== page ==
As seen in Table 8, the two equal halves correlation of the SRAP composed of 6 sub-factors and a total of 43 items is 0,736, Guttmann Split-Half value is 0,734 and Cronbach alpha reliability coefficient is 0,900. On the other hand, the equal halves correlations of sub-factors vary between 0,631 and 0,442, Sperman Brown values of sub-factors vary between 0,774 and 0,613, Guttman Split-Half values of subfactors vary between 0,774 and 0,589, and Cronbach alpha values of sub-factors vary between 0,833 and 0,646. Within the framework of these values, it can be said that SRAP can provide reliable measurements both for its sub-factors and in general.

And to determine the internal consistency of the scales, the relationship of factors with each other were also tested as a different approach. The results of this test are summarized in Table 9.

As seen in Table 9, the relationships between the factors of the SRAP vary between 0.282 and 0.488. Each of these relationships is significant and positive. This state can be comprehended as scale having internal consistency in terms of factors.

Stability Level

The stability level of the scale was determined by test-retest method. As known, it is required for a reliable measurement tool to provide stable measurements (Balc1, 2009). Five weeks later, the latest version of the scale composed of 43 items was re-applied to the 105 students that the scale was applied before. The relationship between the scores obtained at the end of both applications was examined both in terms of each item and the scale in general. Thus, both each item's and the scale's skills of reaching stable results were tested. The findings are summarized in Table 10.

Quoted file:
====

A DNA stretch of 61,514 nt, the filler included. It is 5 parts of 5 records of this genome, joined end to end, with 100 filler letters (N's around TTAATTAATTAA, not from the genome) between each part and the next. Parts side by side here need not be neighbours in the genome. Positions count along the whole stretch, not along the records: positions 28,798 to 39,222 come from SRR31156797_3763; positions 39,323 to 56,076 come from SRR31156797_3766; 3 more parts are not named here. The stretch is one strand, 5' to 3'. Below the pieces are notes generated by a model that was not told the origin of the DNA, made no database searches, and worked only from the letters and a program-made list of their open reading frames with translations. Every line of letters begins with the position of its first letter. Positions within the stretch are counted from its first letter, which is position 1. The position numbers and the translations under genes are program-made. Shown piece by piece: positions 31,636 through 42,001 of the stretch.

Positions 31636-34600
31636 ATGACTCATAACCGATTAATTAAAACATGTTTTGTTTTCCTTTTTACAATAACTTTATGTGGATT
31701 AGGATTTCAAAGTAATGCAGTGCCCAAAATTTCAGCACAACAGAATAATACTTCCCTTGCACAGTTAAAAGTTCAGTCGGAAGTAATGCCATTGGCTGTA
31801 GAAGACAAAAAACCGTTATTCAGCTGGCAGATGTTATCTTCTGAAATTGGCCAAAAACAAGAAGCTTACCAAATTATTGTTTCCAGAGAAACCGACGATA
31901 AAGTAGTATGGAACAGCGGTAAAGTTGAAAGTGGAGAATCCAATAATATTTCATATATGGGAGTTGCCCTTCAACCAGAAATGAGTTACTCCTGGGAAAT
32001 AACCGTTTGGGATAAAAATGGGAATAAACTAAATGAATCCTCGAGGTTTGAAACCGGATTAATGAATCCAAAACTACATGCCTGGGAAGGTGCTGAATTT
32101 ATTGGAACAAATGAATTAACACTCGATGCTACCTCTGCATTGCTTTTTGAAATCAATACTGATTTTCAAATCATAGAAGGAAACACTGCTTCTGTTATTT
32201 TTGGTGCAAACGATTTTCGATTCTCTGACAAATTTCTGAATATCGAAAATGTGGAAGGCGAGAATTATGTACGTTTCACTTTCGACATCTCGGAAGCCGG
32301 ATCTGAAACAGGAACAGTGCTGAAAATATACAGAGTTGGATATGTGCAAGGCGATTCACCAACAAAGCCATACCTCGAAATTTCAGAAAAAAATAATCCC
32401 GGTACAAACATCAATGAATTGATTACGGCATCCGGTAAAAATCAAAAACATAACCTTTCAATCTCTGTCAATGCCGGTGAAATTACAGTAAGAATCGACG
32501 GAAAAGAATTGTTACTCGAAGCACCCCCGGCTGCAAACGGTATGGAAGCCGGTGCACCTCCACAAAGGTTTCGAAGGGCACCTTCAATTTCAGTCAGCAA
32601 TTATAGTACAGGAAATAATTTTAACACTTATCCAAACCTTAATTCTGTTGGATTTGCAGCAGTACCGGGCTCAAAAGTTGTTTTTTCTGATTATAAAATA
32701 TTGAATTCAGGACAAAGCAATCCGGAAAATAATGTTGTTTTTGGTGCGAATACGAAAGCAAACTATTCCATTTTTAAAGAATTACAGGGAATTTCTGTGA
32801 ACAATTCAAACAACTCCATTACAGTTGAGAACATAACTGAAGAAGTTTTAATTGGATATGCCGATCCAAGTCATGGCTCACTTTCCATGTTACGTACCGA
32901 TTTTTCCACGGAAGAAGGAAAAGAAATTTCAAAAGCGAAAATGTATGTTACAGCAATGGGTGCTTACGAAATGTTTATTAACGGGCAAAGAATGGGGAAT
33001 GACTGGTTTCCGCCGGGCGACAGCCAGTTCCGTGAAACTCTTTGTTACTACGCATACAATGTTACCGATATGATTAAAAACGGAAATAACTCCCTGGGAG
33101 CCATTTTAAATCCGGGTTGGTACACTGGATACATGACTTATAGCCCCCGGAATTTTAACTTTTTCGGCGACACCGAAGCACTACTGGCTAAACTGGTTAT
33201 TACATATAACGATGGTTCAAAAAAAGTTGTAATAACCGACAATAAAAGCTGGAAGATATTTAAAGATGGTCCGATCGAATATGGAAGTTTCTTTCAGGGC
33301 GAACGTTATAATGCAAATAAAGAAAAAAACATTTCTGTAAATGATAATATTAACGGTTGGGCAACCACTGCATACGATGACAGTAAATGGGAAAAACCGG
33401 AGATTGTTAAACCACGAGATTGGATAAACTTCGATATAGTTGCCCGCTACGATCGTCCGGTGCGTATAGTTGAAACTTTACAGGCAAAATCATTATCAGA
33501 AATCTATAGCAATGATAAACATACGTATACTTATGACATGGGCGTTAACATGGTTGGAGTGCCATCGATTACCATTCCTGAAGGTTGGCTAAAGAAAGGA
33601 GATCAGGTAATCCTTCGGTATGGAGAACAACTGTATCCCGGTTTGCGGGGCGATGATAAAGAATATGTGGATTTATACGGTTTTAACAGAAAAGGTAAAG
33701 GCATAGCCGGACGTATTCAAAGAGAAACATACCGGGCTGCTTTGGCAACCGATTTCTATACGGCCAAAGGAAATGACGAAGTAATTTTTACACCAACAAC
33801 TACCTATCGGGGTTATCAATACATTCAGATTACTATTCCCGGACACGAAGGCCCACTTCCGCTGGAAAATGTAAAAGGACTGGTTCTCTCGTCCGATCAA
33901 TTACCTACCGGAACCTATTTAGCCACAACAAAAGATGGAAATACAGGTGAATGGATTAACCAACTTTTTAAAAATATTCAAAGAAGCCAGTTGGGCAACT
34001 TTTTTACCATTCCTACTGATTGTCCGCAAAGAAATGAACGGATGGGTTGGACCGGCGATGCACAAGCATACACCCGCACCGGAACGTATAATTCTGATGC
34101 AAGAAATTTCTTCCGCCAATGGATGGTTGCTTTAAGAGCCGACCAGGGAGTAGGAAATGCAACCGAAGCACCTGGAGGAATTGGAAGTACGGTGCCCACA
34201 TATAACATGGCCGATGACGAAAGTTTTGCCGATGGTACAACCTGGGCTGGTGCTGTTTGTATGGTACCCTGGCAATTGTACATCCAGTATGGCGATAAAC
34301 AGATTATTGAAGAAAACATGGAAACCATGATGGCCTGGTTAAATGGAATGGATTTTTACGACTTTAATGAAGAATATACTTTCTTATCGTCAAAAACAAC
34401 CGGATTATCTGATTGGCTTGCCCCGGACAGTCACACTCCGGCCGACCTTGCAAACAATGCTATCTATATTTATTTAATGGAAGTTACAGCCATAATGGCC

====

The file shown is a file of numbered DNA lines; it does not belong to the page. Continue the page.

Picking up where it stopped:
In Table 10, it can be seen that the correlation coefficients of items composing the scale obtained with test-retest method vary between 0,444 and 0,770, and each relationship is significant and positive (p<0.001).

And the results showing the test-retest results regarding the SRAP factors are summarized in Table 11.

In Table 11, it can be seen that the correlation coefficients of factors composing the scale obtained with test-retest method vary between 0,468 and 0,825, and each relationship is significant and positive (p<0.001).

These values that are defined as the stability coefficients in terms of each item and each factor can be comprehended as the SRAP having the skill to provide stable measurements.

Conclusions

In this study, a scale was developed in order to determine the reasons why students procrastinate academic tasks and the levels that they are affected from these reasons. The scale is a 5-point Likert type scale, and it is composed of 43 items that can be grouped under 6 factors. The distribution regarding the number of items in each sub-factor of the scale is given in Table 12.